Bellis managed to avoid any letdown from the ISC in Carson, but finalist Raveena Kingsley, the No. 9 seed, did not.  Kingsley and 14-year-old wild card Kayla Day battled for nearly three hours, with Day winning 6-4, 4-6, 6-4.  Day trailed 4-2 in the first set, before the left-hander from Santa Barbara reeled off four straight games to take the first set.  Kingsley came back to take a 3-0 lead in the second set, but despite the suffocating heat, Day didn't concede that set, with Kingsley expending a great deal of energy to take it 6-4.  Kingsley fell behind 3-0 in the third, but got it back to 3-3, winning 11 of the 12 points contested from 3-0 down.  With Day serving at 3-3 there was a scoring dispute, with Kingsley believing the score was 15-40, and Day saying it was 30-30.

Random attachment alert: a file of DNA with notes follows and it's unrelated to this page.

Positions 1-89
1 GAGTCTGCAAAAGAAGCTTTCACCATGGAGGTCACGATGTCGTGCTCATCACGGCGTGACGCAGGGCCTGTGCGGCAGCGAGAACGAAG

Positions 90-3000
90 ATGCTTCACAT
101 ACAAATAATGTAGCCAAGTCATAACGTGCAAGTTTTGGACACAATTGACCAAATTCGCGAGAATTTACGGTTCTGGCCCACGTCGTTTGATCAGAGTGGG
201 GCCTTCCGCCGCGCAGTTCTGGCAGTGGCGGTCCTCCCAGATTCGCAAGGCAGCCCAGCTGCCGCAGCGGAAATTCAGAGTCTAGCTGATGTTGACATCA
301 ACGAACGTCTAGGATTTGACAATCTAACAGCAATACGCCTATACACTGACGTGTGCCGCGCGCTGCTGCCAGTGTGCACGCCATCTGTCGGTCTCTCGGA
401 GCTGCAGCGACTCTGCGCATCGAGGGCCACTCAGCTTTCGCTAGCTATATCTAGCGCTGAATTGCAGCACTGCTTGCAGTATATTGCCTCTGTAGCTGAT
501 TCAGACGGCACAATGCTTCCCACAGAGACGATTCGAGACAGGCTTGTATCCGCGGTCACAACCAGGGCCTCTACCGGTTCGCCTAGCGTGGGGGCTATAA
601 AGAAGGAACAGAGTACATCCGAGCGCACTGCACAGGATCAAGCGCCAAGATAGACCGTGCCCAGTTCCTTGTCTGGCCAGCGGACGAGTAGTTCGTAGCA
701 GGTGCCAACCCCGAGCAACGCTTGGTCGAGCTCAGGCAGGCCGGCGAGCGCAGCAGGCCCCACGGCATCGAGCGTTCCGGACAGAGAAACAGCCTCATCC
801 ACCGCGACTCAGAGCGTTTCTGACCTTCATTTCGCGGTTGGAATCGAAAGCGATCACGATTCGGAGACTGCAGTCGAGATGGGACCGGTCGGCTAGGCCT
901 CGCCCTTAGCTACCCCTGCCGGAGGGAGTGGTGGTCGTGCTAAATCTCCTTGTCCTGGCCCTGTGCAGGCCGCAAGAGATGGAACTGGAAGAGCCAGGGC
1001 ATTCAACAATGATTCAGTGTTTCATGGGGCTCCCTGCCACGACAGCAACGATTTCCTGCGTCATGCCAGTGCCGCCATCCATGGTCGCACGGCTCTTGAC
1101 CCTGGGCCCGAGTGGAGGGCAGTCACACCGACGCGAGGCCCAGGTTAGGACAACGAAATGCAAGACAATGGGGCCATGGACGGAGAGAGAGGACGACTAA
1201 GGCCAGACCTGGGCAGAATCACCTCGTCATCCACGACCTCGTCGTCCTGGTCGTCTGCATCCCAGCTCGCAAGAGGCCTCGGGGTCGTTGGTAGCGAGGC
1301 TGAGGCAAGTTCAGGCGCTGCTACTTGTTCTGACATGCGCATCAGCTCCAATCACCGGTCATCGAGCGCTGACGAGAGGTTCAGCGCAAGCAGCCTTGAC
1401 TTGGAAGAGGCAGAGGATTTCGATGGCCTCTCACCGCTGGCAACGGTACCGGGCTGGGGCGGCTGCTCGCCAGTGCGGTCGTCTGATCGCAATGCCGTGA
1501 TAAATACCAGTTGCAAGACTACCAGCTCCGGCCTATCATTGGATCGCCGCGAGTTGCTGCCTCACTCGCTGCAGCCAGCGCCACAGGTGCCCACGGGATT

Kingsley asked for a roving official, who had been on the court previously, but was not there for that game, and according to Day, she said at 15-0 she called the ball Kingsley hit out.  Kingsley maintained she did not hear or see an out call, but the official ruled that he had to take Day's word for it.  Rather than replay that disputed second point, as is required by the rules, he announced the score as 30-30, and Day went on to win the game.

Although Kingsley showed no outward sign of anger or frustration, she lost her next service game at love, leaving Day to serve for the match at 5-3.  Day didn't get any first serves in play and Kingsley got the break she had to have with a forehand return winner.  Kingsley fell behind 15-40 serving at 4-5, then saved two match points with some big hitting. But on the third match point Kingsley netted a backhand, and Day had completed the upset.